For the love of science? Meet Marlene, she belong to the Institute of Microbiology and Hygiene, Campus Benjamin Franklin, Charité University Medicine, Berlin, Germany. She is a a parasitologist at her university,
From Science magazine, we learn the story of Marlene Thielecke, for many a horror story. The medical researcher who decided to let a sand flea live in her foot. Why? She wanted to answer a question:
Where, exactly, does the sand flea have sex? On the dusty ground, where it spends the first half of its life? Or already nestled snugly in its host—such as in a human foot—where it can suck the blood it needs to nourish its eggs?
Thielcke was already researching a disease, known as tungiasis, which often results from a sand flea infection. But, scientists don’t really know how the critters reproduce. So, “upon discovering a flea living in her foot, Thielecke – instead of reacting with the appropriate terror response – decided to study the creature, in the hopes it might help science.”
On her profile on Research Gate, the blonde, blue eyed says she is interested in capoeira and cycling. Her skills professional skills include Intervention studies, preventive medicine, randomized control trials, patient education, prevalence, risk factors and others. So is not like she didn’t know what she was doing! The New York Daily Mail, reported Thielecke was so fascinated by the parasite that she decided to keep the sand flea alive for two months. Marlene even took regular photos and kept a video diary of the flea living inside her, all in the name of science.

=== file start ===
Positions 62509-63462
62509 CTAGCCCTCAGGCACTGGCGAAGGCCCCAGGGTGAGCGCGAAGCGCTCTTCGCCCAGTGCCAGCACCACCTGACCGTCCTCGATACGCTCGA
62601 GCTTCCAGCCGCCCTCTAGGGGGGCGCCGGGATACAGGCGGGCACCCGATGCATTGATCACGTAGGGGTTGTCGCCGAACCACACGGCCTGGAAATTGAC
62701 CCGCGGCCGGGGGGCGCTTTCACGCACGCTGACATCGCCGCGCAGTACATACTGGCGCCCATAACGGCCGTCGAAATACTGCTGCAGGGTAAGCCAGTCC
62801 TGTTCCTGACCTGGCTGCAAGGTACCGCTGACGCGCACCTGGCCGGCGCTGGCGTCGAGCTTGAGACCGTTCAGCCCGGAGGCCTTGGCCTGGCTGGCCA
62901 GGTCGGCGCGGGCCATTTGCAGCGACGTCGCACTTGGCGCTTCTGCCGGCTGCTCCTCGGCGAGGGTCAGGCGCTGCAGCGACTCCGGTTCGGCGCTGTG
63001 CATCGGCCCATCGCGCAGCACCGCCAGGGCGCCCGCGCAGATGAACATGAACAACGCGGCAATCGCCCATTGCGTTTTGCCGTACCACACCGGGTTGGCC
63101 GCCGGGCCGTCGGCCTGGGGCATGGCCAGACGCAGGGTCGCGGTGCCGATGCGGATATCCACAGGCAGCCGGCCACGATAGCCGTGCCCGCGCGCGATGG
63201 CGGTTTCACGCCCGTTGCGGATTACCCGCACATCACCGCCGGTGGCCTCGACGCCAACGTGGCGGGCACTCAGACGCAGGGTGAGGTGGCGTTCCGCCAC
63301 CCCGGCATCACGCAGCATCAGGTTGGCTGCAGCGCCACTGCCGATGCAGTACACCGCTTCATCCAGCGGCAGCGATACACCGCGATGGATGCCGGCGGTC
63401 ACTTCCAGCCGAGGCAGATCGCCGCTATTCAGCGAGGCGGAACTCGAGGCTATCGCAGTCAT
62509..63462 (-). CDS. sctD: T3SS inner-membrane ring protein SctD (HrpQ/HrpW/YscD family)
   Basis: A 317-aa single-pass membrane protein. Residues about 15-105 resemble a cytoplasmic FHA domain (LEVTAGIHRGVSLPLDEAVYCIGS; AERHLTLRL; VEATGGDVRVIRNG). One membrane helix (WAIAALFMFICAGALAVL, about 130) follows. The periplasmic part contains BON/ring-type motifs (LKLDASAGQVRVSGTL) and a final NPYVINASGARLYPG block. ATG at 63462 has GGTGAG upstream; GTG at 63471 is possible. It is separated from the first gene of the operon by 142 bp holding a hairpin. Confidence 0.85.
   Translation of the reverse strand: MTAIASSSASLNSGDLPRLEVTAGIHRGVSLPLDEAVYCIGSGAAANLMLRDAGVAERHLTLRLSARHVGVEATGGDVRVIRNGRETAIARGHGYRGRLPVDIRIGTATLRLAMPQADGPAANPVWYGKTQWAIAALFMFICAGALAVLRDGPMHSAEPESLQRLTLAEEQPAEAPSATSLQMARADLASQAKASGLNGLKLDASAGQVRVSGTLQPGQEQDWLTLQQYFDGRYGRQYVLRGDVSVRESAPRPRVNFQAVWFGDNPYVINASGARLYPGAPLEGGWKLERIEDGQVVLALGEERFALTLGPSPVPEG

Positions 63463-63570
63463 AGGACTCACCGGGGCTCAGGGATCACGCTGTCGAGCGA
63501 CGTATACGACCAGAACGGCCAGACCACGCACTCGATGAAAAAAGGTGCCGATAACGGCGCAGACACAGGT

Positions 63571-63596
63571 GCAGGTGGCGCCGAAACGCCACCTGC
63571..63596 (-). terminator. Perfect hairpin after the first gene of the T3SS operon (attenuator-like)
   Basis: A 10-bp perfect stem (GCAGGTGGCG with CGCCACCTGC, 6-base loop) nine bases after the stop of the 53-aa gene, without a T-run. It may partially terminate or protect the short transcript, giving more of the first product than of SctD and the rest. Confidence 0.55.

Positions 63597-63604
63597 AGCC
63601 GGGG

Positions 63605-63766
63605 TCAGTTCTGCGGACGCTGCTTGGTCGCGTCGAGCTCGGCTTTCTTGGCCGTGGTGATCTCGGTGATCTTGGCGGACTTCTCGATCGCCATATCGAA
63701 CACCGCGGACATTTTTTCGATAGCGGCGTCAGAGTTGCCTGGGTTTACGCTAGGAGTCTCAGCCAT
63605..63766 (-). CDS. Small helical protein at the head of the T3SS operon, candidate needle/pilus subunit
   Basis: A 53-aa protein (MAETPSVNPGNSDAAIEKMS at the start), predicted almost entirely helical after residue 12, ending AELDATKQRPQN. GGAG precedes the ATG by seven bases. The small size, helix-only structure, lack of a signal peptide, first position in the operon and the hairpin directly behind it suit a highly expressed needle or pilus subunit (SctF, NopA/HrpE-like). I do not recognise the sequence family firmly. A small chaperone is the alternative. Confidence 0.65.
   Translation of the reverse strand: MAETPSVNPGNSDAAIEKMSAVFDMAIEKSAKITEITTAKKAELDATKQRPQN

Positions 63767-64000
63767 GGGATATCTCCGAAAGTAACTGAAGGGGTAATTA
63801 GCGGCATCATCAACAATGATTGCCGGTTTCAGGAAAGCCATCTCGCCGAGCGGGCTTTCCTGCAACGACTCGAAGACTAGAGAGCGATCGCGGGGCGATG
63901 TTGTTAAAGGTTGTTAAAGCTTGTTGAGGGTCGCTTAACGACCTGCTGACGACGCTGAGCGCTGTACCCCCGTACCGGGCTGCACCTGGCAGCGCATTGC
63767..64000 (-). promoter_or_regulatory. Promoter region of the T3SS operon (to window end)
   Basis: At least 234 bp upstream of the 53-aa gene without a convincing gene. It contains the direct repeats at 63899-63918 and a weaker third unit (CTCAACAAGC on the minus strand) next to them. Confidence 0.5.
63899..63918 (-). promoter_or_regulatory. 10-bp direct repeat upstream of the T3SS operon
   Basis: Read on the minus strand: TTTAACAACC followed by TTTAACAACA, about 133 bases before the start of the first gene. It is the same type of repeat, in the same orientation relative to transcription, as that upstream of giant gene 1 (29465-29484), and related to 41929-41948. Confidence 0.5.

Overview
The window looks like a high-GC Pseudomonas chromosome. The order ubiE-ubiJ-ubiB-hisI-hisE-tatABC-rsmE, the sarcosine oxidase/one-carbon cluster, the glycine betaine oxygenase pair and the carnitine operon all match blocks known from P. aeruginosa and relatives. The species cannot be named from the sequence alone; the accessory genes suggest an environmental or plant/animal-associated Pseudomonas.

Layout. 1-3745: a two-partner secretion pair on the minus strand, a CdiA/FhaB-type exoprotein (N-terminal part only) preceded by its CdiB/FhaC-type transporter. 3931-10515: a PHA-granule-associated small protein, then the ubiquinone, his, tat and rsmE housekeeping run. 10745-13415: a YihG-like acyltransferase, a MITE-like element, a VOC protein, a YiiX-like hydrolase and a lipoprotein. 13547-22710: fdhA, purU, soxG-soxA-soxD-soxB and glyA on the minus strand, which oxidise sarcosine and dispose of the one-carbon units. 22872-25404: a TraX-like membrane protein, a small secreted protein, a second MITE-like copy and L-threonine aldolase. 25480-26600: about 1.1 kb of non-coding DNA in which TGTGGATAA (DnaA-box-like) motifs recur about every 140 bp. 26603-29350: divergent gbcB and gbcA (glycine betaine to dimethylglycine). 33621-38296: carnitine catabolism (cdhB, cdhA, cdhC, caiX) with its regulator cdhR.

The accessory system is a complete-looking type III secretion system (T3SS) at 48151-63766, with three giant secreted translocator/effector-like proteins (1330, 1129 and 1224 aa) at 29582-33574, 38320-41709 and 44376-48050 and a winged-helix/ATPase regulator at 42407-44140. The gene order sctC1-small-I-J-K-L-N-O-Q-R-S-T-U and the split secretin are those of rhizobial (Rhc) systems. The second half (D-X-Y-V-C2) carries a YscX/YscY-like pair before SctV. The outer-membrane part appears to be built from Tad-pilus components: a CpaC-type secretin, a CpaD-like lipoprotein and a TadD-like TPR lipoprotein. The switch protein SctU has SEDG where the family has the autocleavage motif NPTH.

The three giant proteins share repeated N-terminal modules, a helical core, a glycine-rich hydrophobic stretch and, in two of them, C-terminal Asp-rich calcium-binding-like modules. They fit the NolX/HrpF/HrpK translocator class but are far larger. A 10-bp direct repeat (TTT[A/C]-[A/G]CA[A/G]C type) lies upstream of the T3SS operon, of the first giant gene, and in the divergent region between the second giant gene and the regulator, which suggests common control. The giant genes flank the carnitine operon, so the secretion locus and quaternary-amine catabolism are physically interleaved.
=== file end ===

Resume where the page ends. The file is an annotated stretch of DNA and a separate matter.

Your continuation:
Marlene has written at least four articles about her work, including: “Regression of Severe Tungiasis-Associated Morbidity after Prevention of Re-Infestation: A Case Series from Rural Madagascar” “Prevention of tungiasis and tungiasis-associated morbidity using the plant-based repellent zanzarin: a randomized, controlled field study in rural madagascar” and “The fate of the embedded virgin sand flea Tunga penetrans: Hypothesis, self-experimentation and photographic sequence”
All of which we might not understand a word and even find it somewhat disgusting? But if we think about it, we should be thankful for passionate researchers like Marlene, who are courageous enough to go through this kind of craziness.